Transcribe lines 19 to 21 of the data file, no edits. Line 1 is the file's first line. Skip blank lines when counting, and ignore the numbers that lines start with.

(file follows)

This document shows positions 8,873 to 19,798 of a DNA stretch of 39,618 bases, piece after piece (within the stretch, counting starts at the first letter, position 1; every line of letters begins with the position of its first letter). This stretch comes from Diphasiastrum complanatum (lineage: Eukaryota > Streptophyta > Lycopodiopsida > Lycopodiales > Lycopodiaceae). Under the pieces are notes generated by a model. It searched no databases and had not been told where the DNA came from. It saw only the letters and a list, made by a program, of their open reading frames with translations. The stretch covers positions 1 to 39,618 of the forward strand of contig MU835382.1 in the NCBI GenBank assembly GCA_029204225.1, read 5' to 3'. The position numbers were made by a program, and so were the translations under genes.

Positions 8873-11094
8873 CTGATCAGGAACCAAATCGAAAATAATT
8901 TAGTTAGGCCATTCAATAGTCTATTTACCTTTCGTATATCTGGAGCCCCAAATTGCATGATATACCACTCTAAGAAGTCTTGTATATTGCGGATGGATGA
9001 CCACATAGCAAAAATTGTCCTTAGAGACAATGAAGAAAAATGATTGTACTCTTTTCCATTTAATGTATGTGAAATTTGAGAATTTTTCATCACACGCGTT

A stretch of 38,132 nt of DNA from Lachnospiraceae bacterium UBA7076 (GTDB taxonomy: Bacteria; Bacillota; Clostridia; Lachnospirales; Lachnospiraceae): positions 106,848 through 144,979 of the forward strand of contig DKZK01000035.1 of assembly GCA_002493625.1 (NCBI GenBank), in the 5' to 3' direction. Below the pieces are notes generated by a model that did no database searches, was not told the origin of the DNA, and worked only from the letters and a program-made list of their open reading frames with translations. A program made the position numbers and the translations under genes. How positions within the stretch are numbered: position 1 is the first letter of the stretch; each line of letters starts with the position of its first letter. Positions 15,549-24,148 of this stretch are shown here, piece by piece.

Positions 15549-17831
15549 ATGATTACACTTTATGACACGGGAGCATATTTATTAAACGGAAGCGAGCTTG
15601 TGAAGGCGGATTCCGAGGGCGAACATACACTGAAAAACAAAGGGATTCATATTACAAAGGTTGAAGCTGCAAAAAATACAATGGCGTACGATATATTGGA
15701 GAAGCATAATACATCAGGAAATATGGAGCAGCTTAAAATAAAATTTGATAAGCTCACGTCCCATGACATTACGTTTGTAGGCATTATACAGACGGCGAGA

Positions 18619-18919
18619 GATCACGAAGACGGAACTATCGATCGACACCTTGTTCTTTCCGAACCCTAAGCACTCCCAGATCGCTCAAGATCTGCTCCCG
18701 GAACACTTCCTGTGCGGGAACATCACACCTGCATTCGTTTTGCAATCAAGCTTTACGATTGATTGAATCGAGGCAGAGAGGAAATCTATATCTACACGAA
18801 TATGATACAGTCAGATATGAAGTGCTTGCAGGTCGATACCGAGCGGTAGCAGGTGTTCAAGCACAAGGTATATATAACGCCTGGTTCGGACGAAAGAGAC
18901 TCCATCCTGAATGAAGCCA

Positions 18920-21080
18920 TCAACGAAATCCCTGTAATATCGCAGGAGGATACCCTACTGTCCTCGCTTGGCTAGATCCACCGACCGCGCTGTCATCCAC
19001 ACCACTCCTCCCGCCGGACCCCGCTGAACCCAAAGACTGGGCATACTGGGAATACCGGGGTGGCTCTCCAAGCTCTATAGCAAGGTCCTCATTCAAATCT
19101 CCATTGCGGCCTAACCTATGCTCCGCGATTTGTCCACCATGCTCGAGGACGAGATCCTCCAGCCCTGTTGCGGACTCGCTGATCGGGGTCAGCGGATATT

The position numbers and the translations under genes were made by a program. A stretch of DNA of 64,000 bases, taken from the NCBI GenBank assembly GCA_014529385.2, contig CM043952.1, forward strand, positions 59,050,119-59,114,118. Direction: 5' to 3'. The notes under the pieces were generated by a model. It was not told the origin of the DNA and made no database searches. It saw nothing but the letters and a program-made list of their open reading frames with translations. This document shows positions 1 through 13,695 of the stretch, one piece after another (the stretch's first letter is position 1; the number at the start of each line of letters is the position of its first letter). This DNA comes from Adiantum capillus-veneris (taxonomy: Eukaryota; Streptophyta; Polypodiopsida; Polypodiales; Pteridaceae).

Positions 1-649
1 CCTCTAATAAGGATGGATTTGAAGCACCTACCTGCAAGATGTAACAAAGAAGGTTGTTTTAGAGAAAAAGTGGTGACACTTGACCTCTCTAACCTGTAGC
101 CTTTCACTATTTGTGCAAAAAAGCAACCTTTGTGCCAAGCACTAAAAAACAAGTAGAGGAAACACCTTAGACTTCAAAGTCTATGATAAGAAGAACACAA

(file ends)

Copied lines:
19101 CCATTGCGGCCTAACCTATGCTCCGCGATTTGTCCACCATGCTCGAGGACGAGATCCTCCAGCCCTGTTGCGGACTCGCTGATCGGGGTCAGCGGATATT

The position numbers and the translations under genes were made by a program. A stretch of DNA of 64,000 bases, taken from the NCBI GenBank assembly GCA_014529385.2, contig CM043952.1, forward strand, positions 59,050,119-59,114,118. Direction: 5' to 3'. The notes under the pieces were generated by a model. It was not told the origin of the DNA and made no database searches. It saw nothing but the letters and a program-made list of their open reading frames with translations. This document shows positions 1 through 13,695 of the stretch, one piece after another (the stretch's first letter is position 1; the number at the start of each line of letters is the position of its first letter). This DNA comes from Adiantum capillus-veneris (taxonomy: Eukaryota; Streptophyta; Polypodiopsida; Polypodiales; Pteridaceae).

Positions 1-649